Lou Reed and Memory

I shouldn’t have been surprised to find out Lou Reed passed away the other day. Reed was in his 70s, had done about as much damage to himself through drinking and drugs that you can do, and recently had a liver transplant. Yet, despite all this, I still felt a sense of shock. It occurred to me that I had somewhere in my head held onto the notion that this was a man who was larger than life, who had been there for as long as I could remember, and who would always be there. Much to all our sadness, at least part of this notion was not true.

I first encountered the music of Lou Reed when I was a teenager in the small town of Wilkes-Barre, PA. I was a fan of Bob Dylan, and a friend had played Reed for me, promising I would love him, too. The first track I heard of his was “Vicious” off of his 1972 album Transformer. “You hit me with a flower/You do it every hour”? I was not impressed.

But further listening revealed songs like “Walk on the Wild Side.” I certainly didn’t know anything at 15 about Andy Warhol or the Factory crowd, but I did know that suddenly I was in a Hubert Selby-like world where men shaved their legs and became women. In the years to come, this would be the kind of world I’d try so hard to create with my small-town artsy friends, from gender-fucking to taking of heroin. Lou Reed became, to me, the epitome of the queer, the gender-non-conforming, the outsider, the poet. All things that, there in that small town, meant the world to me.

When the movie Trainspotting came out, it only deepened the drug mystique surrounding the music. At the time, I had the beginning of a habit, and The Velvet Underground and Nico became the soundtrack for many sleepless, ranting nights, and remained so for years. I moved away to New York City with another addict when I was 18, and I would drive my roommates in our loft crazy playing “Perfect Day” on repeat. We were on Reed’s home territory now, and I heard stories constantly from friends who had met him and been treated poorly by him. In one of my favorites, my roommate who was working at Magnolia bakery had been mid-way through a shift when Reed and Ray Manzarek came in. Another employee rushed to put on one of Reed’s albums, and Reed turned to Manzarek and said derisively, “You know who’s on the radio?” “Who?” “Me, thirty years ago.” I took my then-boyfriend to see Reed’s POEtry, a play inspired by the work of Edgar Allan Poe, at Brooklyn Academy of Music. All I can remember of it to this day is a haunted woman walking across the stage, long dress dragging behind her as she sang “Perfect Day” and a needle descended into a house behind her.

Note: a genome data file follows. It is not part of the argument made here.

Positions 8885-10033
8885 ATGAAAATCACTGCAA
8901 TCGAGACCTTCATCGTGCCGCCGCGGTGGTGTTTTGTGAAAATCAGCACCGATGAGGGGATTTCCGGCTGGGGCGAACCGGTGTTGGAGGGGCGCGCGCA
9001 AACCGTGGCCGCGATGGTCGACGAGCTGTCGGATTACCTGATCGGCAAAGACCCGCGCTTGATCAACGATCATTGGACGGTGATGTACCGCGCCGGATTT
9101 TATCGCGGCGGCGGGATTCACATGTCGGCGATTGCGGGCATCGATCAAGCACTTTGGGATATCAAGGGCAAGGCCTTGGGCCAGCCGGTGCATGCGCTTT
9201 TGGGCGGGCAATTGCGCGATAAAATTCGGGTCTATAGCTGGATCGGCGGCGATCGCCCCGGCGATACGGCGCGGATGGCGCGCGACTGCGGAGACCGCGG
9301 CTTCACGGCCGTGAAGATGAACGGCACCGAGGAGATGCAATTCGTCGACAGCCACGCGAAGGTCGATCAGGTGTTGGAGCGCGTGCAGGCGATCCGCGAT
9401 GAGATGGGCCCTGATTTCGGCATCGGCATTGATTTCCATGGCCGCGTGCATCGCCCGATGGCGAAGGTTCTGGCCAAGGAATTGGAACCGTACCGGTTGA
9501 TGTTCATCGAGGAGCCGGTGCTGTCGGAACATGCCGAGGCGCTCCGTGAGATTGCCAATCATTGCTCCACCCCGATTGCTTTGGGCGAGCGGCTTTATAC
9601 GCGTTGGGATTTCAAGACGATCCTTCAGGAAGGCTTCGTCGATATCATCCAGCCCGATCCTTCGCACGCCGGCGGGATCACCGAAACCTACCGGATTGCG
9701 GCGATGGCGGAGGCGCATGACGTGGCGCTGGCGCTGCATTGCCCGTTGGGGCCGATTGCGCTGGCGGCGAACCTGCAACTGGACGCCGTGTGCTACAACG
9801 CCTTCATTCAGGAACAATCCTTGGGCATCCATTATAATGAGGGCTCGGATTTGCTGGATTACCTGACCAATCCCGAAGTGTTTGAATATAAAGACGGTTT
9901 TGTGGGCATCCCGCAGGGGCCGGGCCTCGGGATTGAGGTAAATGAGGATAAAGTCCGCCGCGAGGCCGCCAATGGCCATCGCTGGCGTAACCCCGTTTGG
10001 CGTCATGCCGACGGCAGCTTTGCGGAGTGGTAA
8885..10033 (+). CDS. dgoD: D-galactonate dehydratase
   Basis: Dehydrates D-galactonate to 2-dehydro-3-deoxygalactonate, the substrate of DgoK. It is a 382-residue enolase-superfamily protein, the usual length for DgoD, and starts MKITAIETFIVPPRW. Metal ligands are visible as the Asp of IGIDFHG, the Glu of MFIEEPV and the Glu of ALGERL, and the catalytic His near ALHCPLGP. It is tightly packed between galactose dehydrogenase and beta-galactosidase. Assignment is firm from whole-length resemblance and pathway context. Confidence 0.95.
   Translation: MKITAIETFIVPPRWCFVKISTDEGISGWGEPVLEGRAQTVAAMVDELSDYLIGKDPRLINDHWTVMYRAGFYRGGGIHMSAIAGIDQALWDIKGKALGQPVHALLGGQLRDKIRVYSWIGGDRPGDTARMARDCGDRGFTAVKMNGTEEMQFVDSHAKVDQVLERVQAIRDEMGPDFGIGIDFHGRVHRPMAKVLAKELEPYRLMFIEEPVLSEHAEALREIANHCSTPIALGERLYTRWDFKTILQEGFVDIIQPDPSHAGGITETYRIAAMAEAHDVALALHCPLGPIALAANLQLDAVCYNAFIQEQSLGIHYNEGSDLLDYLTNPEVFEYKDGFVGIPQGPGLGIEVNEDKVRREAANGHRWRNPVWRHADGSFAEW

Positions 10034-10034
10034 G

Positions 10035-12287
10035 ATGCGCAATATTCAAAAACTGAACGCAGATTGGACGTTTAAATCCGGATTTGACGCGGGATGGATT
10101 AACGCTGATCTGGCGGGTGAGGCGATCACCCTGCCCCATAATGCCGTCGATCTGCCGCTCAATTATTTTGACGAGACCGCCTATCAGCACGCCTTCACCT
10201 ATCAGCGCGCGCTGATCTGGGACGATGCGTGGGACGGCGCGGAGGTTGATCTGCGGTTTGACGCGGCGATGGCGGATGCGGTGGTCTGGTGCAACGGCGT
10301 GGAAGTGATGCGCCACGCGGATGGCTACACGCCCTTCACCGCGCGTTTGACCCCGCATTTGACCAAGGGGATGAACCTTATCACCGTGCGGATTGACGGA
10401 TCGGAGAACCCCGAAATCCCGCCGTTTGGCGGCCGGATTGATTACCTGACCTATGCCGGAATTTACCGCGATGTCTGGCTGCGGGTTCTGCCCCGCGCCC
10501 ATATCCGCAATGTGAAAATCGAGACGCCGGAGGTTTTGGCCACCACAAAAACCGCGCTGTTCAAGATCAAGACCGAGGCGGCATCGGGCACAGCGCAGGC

Those years were a blur, and Reed’s music was a lifeboat. Then, suddenly, I couldn’t keep up with the life I was living. For years afterward, I couldn’t listen to Reed’s music, either. Too much of a trigger, I said, and stashed away my copy of The Velvet Underground and Nico for a time when “Heroin” wouldn’t torment me.

But the feelings of being triggered by Reed’s music didn’t last forever. One night, many years later, I was spending time with my soon-to-be-spouse in a recording studio in Brooklyn, and amid the candles and the dim lights, we put on an old cassette tape of Berlin and talked about Lou Reed. About the new stories I heard from friends about Reed showing up occasionally to AA meetings around the city (still, word was, acting like a jerk to his fans). How he’d been married to Laurie Anderson for years now, and how inspiring the two of them were—a model for how two people in the arts could create healthy, happy lives together.

Again, in that studio, so much closer to the queer, bohemian, poetic life I had imagined Reed as the godfather of when I was a kid, I realized that Lou Reed’s music had, once more, become the soundtrack of my life.

I’m not sure how to mourn this man who has been such a major part of my life, who I’ve never met. Maybe the way I do it is simply by letting these songs continue to be a part of me, to inform my life and my writing as they have always done.



About thebaffledkingcomposing

Pamela DiFrancesco is a writer with a community college degree in journalism, a fancy art school degree in fiction and a penchant for community organizing. A native of Pennsylvania coal country, Pamela lives in Astoria, Queens, writes, and does whatever else it takes to pay the bills. In the past, Pamela has worked for newspapers and taught children journalism in an after-school program. Pamela's fiction can be found on the web at Cezanne's Carrot and Monkeybicycle, in print in The Carolina Quarterly (who nominated "The Chuck Berry Tape Massacre" for the Best American Mystery Writing anthology) and forthcoming in The New Ohio Review. When not writing, Pamela practices acts of love and kindness in hopes of a radically different world, and is preparing for the Zombie Apocalypse through acts of badassery.
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